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Re: Re: Re: Re: Re: starship-design: Re: Perihelion Maneuver
In a message dated 11/29/97 5:54:21 AM, email@example.com wrote:
>>In a message dated 11/27/97 3:09:43 AM, firstname.lastname@example.org wrote:
>>>That is a big deal! Do you have any idea how to do VLBI with
>>>If so, there's a Nobel Prize waiting for you.
>>>We can do VLBI with microwave wavelengths because it's just barely
>>>possible to measure phase with them (and thus possible to receive
>>>multiple signals and constructively interfere them appropriately).
>>>We _can't_ do VLBI with infrared and shorter wavelengths. It _might_
>>>be possible to do it in the future, but don't bank on it.
>>Actualy we do currently do VLBI with optical ground telescopes, and NASA is
>>tinkering with a project to scatter 1 meter drone scopes across an area of
>>hundreds of miles of lunar surface.
>We do LBI with optical ground telescopes. So far as I know, VLBI is
>impossible with known technology.
>The V in VLBI stands for "Very". What that means is that the elements
>are so far apart that they aren't rigidly locked wrt to each other
>within the tolerance of about 1/4 the working wavelength.
>The moon's surface provides a very stable nearly rigid "structure"
>to lock a bunch of elements wrt to each other, but this isn't necessary
A few sats parked on lunar soil is hardly a structure "rigidly locked to each
within the tolerance of about 1/4 the working wavelength."
Also we do synthetic appiture imaging over 100's of yards or even kilometers
of fighters and space craft. So if you prefer we could consider that as an
example of VLBI using one insterment over a period of time.
>>>>>> Or funding sources that much more patent? If it take a half
>>>>>>century to get results, a inteligent person will wait a couple
>>>>>>decades for faster cheaper systems.
>>>>>Not if those "faster cheaper" systems aren't going to be much faster or
>>>>When have we not developed much better systems after a few decades?
>>>For instance, automobiles. Automotive technology has gotten a bit
>>>better, but a 1960's Cobra can race competetively with anything
>>>we can build today of similar weight/size. A 1940's Volkswagon
>>>is still one of the most fuel efficient vehicles you can drive.
>>>Cars are a bit better, but not outrageously better, than several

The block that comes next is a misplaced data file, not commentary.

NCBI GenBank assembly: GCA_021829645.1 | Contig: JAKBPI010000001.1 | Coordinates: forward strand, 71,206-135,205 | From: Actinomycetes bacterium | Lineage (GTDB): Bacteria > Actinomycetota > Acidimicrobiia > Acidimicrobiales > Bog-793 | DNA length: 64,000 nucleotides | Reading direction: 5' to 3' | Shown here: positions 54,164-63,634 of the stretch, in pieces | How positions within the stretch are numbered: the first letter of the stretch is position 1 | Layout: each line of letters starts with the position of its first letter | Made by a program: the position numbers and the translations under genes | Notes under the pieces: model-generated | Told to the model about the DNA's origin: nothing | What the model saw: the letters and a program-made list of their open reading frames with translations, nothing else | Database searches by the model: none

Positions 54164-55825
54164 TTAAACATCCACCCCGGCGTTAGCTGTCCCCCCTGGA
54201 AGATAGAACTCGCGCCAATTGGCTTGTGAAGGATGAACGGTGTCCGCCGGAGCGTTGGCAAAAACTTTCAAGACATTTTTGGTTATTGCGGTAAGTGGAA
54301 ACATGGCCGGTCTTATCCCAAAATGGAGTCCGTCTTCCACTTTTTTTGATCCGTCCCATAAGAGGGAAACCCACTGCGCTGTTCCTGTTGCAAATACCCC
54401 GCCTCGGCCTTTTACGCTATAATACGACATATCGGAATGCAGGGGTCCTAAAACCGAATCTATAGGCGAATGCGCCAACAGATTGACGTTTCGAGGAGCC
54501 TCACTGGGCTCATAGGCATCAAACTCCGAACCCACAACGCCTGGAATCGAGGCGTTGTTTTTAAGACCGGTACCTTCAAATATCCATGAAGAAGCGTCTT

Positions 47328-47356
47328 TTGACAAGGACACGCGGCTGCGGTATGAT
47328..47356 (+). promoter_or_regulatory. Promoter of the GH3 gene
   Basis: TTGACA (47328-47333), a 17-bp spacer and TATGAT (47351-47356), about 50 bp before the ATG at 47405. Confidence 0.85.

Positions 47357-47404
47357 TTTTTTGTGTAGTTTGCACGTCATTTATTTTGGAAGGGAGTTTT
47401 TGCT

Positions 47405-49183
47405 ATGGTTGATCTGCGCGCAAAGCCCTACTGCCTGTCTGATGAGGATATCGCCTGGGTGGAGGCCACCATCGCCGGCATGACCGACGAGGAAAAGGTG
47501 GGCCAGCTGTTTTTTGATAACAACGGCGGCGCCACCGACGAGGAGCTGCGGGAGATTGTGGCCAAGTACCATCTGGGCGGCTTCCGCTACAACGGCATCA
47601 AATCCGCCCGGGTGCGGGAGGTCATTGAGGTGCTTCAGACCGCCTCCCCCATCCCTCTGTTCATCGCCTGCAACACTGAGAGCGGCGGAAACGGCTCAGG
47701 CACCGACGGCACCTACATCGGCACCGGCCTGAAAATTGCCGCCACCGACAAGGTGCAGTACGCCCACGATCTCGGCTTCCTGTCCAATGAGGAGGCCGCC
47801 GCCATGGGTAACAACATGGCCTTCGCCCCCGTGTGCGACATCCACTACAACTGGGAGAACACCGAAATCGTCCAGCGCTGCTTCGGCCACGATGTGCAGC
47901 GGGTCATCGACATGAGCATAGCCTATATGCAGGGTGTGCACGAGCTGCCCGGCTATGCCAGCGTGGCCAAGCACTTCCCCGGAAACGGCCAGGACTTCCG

>>Cars speeds are governed by highway speed limits.
>Not on the racetrack.
Especial on race tracks.
>>Unrestricted the max speed
>>for a car a hundred years ago was tens of miles per hour, just recently
>>supersonics (700+) were runing.
>Not on the racetrack.
So? .. actually it was on a race track.
>Admittedly there was a vast improvement in automotive technology
>between 100 and 50 years ago. However, since then improvement
>has largely leveled off.
You really need to read more. Auto tech has imptoved dramitically in
performance, effocency and cleanlyness. Sports cars now produce more
horsepower with engines that were tiny by 1960's standards, while producing
about 1/40th the polution, and with better relyability then any car of the
>>Oh and gas milage and the rest for cars a decade or so old are fairly bad
>>current standards. (Top fuel efficent cars from the dealership can get up
>>100 mpg, thou few are very drivable.)
>Anyone knows that car fuel efficiency depends upon the car's
>size/weight. Comparing cars of equivalent size/weight, we haven't
>improved gas mileage much.
>Well, since you seem unconvinced by what I deemed a blatant example,
>I'll give another--small arms. Today's military small arms don't
>significantly outperform those from 40 or 50 years ago except in
Theres no reason to since the military personel of today can't point
significantly more acurately then those of 40-50 years ago. Top end
competitian and hunting guns are much more accurate (pistols that keep a
pattern within 3 inches at a could hundred yards are on the market) but
they'ld serve no military purpose.
This is geting tedious and way off topic.